It was just announced on Mr. Magee's Facebook page that he "...passed away peacefully last night." No other details. This is tremendously sad news. As a musician, I think he was without peer, and I cannot think of anyone I've heard who has done the one-man-band street musician project as brilliantly or resourcefully as he had done. As part of Satan and Adam, his guitar work was rhythmic and forceful, and the time he kept on his customized drum set up (with cymbals!) unfailingly created grooves and moods and such that complimented his gruff, splintery, exclamatory singing. I came across Satan and Adam from a track played on the Sunday blues show on KSDT FM in San Diego, from their first album Harlem Blues in 1991, and followed them ever since that time. I read Adam's book Mr. Satan's Apprentice sometime later and was taken with the camaraderie , and how they managed such a brilliant partnership. Of course, it was my introduction to Adam's harmonica work as well. Sterling Magee was unique, beautifully so, a transcendent man who spoke the language of the heart and soul, joy, pain, grief, exaltation. My deepest condolences to Mr.Magee's family and especially to Adam. ---------- www.ted-burke.com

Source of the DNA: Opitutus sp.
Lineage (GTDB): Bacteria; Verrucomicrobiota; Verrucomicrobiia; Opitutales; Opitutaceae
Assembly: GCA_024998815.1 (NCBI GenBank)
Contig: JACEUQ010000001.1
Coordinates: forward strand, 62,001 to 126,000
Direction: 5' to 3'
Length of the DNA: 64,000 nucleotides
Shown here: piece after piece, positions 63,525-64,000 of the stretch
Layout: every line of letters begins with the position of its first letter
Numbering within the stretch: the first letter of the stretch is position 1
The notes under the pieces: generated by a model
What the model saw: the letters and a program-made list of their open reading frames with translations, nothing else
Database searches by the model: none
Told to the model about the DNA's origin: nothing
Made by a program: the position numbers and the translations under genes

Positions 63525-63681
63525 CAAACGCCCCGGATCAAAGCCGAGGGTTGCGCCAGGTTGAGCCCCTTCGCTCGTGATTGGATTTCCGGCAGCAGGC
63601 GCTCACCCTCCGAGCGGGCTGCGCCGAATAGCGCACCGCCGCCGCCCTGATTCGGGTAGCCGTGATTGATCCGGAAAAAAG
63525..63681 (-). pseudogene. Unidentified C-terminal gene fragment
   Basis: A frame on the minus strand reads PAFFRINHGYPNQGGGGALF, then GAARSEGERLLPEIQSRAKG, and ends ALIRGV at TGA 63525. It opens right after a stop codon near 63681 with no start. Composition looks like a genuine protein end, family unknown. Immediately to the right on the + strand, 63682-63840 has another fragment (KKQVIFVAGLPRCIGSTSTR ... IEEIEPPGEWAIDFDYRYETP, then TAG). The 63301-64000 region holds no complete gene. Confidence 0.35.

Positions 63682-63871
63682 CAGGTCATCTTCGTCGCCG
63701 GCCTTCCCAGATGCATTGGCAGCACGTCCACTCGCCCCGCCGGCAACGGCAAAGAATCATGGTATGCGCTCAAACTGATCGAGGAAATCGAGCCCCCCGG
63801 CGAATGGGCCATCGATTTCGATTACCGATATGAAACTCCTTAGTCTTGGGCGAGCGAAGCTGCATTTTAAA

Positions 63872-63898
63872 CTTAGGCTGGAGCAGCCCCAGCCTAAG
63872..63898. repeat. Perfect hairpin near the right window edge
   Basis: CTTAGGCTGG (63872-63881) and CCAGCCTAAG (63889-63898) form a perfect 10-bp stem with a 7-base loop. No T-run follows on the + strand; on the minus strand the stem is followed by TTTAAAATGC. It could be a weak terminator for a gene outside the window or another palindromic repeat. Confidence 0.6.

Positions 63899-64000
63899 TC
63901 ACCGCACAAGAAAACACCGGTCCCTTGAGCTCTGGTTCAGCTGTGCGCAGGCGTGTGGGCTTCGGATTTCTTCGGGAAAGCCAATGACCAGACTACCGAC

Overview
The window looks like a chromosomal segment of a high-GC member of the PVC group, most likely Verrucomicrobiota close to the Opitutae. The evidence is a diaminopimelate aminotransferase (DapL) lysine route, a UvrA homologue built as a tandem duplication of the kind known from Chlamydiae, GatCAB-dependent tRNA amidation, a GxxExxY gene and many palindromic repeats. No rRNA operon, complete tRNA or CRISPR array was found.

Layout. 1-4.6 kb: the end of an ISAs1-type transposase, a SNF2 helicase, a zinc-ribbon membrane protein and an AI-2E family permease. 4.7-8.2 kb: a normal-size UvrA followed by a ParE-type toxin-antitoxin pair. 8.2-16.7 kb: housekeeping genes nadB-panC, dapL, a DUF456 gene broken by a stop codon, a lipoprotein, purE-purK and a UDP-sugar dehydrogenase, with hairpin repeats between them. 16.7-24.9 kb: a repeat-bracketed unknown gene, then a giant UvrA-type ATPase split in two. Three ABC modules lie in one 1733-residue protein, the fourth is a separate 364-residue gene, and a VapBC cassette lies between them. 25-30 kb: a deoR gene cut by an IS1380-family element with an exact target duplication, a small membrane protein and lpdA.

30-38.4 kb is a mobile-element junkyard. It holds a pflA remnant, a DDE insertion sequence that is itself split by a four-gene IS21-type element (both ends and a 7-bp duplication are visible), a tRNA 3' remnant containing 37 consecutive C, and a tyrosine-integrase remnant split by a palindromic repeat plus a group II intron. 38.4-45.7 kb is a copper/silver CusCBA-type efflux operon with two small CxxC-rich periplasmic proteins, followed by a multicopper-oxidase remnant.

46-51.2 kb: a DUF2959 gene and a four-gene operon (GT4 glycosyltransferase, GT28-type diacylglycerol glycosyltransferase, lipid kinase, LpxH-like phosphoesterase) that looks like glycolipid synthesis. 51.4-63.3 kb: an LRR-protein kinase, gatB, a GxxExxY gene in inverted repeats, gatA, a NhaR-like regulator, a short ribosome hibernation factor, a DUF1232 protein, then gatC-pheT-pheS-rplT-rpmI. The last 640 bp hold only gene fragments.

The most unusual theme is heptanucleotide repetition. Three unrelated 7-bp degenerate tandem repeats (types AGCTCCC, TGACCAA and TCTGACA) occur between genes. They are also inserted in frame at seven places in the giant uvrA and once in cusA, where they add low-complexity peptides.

Last Edited by ted burke on Sep 07, 2020 12:51 PM
They tell me that Sterling Magee (b. 5/20/36) has finally succumbed, peacefully, to COVID-19 at the age of 84.
I have no reason to doubt that. But I do know one thing: Mr. Satan will never die.
He told me that himself, many times. When I'd say, "Everybody dies. Heck, I'M going to die," he'd stare at me, hard, and bark, "You said that!" As though it were a foolish thing to say. A comforting fiction.
"You'll live through it," was one of his favorite sayings. He said it every time I complained about a former girlfriend or whined about a cold sore. It took me a while to connect the saying with the fact that he'd grown up in Jim Crow Mississippi in the 1940s and that living through it--and that--was an assertion of indomitability in the face of unfavorable odds. It was his personal blues ethos, drawn from a far deeper well of experience than I'd managed to accumulate by that point in my life. He never held my relative naivete´against me. He just shared what he knew, and schooled me.
And he was right. I lived through it. Every single time.
A younger man is truly lucky to have an older man like that in his life. He toughened me up. His gifts were legion and can't easily be summarized. He could be harsh. But he always sought to pull people out into the light, as he saw it, and back into the circle of community. He was a gentleman in that way, with a kind word and a verbal tip of the hat to everybody he encountered. "Thank you, ma'am, for that beautiful smile," he'd say.
He was a great man.
And then, of course, there was, and is, his music. When I put on certain recordings, like "Listen to the Music," and get that delighted-little-kid look in my eyes, my wife knows what I'm thinking. What I know.